Rosalie Ungar is the author of IN A HEARTBEAT: The Ups & Downs of Life with Atrial Fib.
Treatment for patients with atrial fibrillation usually begins with a blood thinner.
If the patient feels A-fib, it can be in the form of anxiety, shortness of breath, irregular heartbeat or none of these. For me, I was taking my pulse after a workout in an exercise class. When I found the heart rhythm at the inside of the right wrist just under my hand, it felt like a fluttering bird. Then there was a pause of nothing at all. I pulled my hand away from my wrist. I decided to forget about it. That was 1980.
Two years later during a routine exam with an endocrinologist for a thyroid problem, it happened again. The doctor immediately sent me to a cardiologist. I was very tired and didn’t feel good. She told me that I was in atrial fibrillation and could have a stroke.
That was the beginning of a long journey. Read more about it in my memoir IN A HEARTBEAT: The Ups & Downs of Life with Atrial Fib.
In the 1980s and until not long ago, warfarin was the only blood thinner used for heart arrhythmia problems. Coumadin, an anticoagulant, is the brand name for the drug warfarin. It must be regulated and checked every week or 2 with a lab blood test measuring the patient’s INR. Too much or too little can be dangerous. Levels of 2.0 to 3.0 INR are preferred for patients taking Coumadin. Side effects can vary with diet, other meds, cuts, bruises and more. I took that drug for 12 years.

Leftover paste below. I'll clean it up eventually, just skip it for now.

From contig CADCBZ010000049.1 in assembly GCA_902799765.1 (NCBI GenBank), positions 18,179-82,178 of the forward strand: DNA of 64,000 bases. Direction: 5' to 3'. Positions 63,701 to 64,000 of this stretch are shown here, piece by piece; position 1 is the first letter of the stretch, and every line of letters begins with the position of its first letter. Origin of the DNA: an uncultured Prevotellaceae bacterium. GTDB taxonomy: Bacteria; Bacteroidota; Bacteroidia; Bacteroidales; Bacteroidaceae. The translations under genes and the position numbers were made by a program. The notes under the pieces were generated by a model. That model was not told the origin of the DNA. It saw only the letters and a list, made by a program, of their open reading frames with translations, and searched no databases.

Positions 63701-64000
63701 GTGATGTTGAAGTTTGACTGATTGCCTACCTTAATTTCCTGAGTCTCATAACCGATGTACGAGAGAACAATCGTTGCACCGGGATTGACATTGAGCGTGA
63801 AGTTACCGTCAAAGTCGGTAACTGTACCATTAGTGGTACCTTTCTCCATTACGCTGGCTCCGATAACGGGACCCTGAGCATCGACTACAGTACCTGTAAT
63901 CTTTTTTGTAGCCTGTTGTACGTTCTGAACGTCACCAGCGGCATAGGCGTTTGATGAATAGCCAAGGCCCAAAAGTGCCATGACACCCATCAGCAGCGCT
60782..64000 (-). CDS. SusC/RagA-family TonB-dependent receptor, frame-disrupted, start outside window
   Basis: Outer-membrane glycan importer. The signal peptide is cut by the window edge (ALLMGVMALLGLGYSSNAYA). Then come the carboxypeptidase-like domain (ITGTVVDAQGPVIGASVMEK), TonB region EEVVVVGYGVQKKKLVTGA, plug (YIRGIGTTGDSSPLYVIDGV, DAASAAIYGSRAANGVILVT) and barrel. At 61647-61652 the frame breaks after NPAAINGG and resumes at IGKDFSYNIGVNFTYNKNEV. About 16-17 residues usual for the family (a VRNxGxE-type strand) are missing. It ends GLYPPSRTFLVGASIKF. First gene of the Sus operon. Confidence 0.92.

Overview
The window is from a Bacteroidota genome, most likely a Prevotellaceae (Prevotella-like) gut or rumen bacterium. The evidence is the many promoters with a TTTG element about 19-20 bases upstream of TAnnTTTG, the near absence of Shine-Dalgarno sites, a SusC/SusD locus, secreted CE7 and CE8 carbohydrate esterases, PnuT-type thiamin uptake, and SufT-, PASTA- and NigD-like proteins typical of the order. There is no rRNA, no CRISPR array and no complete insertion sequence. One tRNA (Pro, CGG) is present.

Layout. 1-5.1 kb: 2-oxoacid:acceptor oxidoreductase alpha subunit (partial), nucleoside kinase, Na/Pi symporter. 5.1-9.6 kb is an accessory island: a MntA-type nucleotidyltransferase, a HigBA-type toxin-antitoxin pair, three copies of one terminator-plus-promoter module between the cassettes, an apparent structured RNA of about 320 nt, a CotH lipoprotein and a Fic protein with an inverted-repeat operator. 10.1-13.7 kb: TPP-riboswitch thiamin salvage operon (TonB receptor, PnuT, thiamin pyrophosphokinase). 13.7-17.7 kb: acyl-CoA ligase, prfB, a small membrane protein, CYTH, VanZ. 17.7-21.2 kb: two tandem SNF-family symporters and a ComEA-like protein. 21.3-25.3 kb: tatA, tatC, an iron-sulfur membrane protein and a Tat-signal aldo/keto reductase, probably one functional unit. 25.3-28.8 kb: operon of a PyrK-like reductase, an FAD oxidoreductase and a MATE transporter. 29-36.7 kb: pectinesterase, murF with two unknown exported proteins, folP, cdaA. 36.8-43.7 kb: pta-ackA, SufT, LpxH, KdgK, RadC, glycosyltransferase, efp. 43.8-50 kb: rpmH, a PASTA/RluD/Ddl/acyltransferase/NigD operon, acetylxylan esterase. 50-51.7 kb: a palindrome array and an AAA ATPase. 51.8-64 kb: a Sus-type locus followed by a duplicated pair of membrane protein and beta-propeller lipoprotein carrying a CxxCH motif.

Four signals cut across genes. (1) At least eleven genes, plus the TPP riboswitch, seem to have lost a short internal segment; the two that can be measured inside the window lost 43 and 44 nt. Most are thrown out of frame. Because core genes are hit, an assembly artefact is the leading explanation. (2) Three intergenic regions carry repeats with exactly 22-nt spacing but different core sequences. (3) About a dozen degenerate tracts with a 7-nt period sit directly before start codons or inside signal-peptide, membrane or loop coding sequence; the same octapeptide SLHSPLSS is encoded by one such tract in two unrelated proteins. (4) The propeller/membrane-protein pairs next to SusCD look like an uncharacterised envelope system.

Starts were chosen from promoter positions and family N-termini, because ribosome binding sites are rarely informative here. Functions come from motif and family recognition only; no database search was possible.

Warfarin, the generic name for Coumadin, is also the key ingredient in rat poison. It has been since before it was used as a medication, even during the 12 years I was taking it.
My husband Ed, who reads a novel a week, loves mysteries. Usually in a mystery, the storyline includes a murder. In one of the recent novels, he read that the murder weapon was warfarin. The victim’s food was laced with large quantities of the blood thinner to induce bleeding which caused death. In the story, the mysterious cause of death was found during the autopsy. The murderer was exposed when large quantities of the poison were found in her possession.
A variety of blood thinners are now on the market. It’s only been a few years since they’ve advanced but they have changed the way atrial fib is treated and managed. If you watch TV, you’ve probably seen ads for some of the other brands. They all have side effects…some very few, others more severe. Costs and co-pays vary as do directions for starting and stopping their use.
Next week’s blog will include more information about the new generation of blood thinners and my experience with them. Meanwhile check out my book IN A HEARTBEAT: The Ups & Downs of Life with Atrial Fib now on audio book and all forms of digital and through Amazon.